Monday, November 26, 2012

The First and Best

I always found it interesting that the only time the really nice dishes came out of the cupboard was when “company” was coming over. Mom’s good China dishes and fancy glasses were used almost exclusively when guests joined us for Sunday dinner. In reality, I didn’t really care about the dishes we ate on, I only cared about the food that would land on my plate. But, I also noticed that the best food was served when company was over. My dad was a pastor of a small country church when I was growing up and mom was a wonderful pastor’s wife. She viewed her role in supporting dad’s ministry as being warm and hospitable, opening up our home to guests on a very frequent basis. These guests would get the best we had to offer— the best dishes, the cleanest house, the choicest cuts of meat from the freezer, and a killer dessert.

I didn’t mind all the special attention that was given to company, the benefits were obvious to a growing boy who loved to eat. I knew it would be the best meal of the week. But, there was a moment at the beginning of each of these meals that would trigger a bit of concern in me. You see, there was this rule in our home that guests would be served first. After the prayer, each dish on the table would be lifted from the table and handed to the guests. I wasn’t to take anything until our guests were served. So, when that platter of fried chicken was placed on the table, I would eyeball the best piece hoping it would still be there when the platter got to me. I hated the idea that our guests got the first shot to grab the best piece. Selfish and petty, I know, but that was my boyish, child-like mindset in those situations. Looking back though, I can’t remember not getting a satisfying portion of all the food offered at any meal. In fact, we always had enough for seconds and even thirds.
No one taught me how to feel and think that way. Selfishness and self-protection came natural to me. I think it came from a primal, fleshy view of life that says, “Get what you want and deserve, then protect it with all you have.” Ironically, being generous, hospitable, and selfless had to be taught and learned. Those principles of living didn’t come naturally.
As God formed his chosen nation, Israel had to learn the same lessons. God wanted them to be distinct, set apart, and different from every other nation on the planet. Every other nation had a “get all you can and protect it” mindset but God’s people were to stand apart from this selfish life-view. God wanted them to realize that all they had came from the generous loving hand of God; and he wanted them to trust him to provide on a continual basis.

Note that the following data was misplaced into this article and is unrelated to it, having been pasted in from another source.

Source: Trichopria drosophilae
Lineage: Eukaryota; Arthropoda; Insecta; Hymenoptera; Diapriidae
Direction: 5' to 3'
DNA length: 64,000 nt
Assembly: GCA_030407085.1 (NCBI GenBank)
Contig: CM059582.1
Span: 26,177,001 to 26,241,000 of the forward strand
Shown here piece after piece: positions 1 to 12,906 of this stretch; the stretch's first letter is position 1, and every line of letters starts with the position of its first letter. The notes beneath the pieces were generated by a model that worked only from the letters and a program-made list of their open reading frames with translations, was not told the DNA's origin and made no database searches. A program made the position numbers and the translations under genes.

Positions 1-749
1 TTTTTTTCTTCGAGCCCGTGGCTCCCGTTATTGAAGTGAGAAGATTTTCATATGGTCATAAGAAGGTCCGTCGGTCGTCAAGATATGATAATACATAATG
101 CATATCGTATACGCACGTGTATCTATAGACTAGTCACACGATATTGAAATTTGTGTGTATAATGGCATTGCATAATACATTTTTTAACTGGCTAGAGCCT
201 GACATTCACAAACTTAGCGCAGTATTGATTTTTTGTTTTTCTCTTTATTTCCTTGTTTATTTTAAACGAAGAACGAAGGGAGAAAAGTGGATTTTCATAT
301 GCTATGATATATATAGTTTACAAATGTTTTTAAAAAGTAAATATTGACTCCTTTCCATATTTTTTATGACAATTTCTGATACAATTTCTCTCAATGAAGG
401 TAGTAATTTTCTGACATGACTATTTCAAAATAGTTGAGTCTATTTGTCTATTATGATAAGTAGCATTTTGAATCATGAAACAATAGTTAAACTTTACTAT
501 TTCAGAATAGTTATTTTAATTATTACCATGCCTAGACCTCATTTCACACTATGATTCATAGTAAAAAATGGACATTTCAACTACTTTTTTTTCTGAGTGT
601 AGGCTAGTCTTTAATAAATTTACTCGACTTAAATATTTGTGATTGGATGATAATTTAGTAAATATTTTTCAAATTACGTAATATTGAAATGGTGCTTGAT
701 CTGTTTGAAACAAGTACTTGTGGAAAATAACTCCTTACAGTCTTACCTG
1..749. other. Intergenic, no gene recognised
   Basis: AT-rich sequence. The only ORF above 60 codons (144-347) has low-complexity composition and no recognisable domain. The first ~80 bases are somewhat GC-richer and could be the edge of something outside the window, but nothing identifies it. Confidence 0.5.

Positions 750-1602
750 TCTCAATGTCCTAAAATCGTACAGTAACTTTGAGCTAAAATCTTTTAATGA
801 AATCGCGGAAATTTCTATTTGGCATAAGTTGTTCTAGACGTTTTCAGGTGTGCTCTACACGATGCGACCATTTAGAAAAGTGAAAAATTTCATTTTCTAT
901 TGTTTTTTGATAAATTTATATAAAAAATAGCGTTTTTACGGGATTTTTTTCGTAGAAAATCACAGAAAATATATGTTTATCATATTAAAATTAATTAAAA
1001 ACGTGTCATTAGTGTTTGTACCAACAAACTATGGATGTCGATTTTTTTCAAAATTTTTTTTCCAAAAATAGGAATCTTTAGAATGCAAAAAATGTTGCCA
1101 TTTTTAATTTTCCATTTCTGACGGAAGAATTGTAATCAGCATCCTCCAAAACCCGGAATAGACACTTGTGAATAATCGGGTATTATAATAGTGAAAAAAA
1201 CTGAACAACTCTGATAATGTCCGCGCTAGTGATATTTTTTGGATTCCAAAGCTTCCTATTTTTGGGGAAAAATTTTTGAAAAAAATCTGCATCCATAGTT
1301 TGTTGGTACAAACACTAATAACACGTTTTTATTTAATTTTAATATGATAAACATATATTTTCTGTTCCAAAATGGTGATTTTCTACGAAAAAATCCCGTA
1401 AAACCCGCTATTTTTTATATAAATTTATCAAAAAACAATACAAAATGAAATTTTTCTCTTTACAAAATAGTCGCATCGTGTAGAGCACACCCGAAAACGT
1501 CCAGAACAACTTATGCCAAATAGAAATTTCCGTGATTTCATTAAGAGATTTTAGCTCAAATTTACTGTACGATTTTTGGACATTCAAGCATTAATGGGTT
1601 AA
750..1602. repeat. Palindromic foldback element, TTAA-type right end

This principle was clearly seen in the festivals, or the celebrations, that God placed on their yearly calendar. The Festival of the Firstfruits was a time God set for them to express their joy and gratitude for their annual harvest. In essence, God tells them to throw a party because the harvest was gathered and it was good—God had provided them with what they needed in abundance. But what’s interesting about this celebration is what God asks them to do before they enjoy the fruits of the harvest. Check this out:

When you enter the land I am going to give you and you reap its harvest, bring to the priest a sheaf of the first grain you harvest… you must sacrifice as a burnt offering to the Lord a lamb a year old without defect, together with its grain offering of two-tenths of an ephah of the finest flour mixed with olive oil—a food offering presented to the Lord, a pleasing aroma—and its drink offering of a quarter of a hin of wine. You must not eat any bread, or roasted or new grain, until the very day you bring this offering to your God. (Excerpts from Leviticus 23.9-14.)

I find that interesting. Before they could enjoy the fruit of their harvest, God asks them to give back their first and their best. Why? I think it’s because they were like me at that the table with the platter of fried chicken. They needed to be taught to trust that God had provided more than enough, even when their best had been given away. The alternative was for them to give from their leftovers. How would that reflect the heart of God?
Hundreds of years later, God demonstrated this principle of giving the first and the best in the most dramatic way. Mankind had a sin problem that could only be resolved with God giving something of high value. He gave his Son—his first and his best.  Jesus, the Son of God, the second member of the Trinity, came in humble fashion as a baby. This baby grew into a man, the Messiah, who died an unimaginable death to pay the penalty we owe for our sins. Jesus was the ultimate lamb without defect. Now that Jesus, the ultimate firstfruits offering is given, we can celebrate life—eternal life.  I’m so glad God gave from his first and best and not from his leftovers.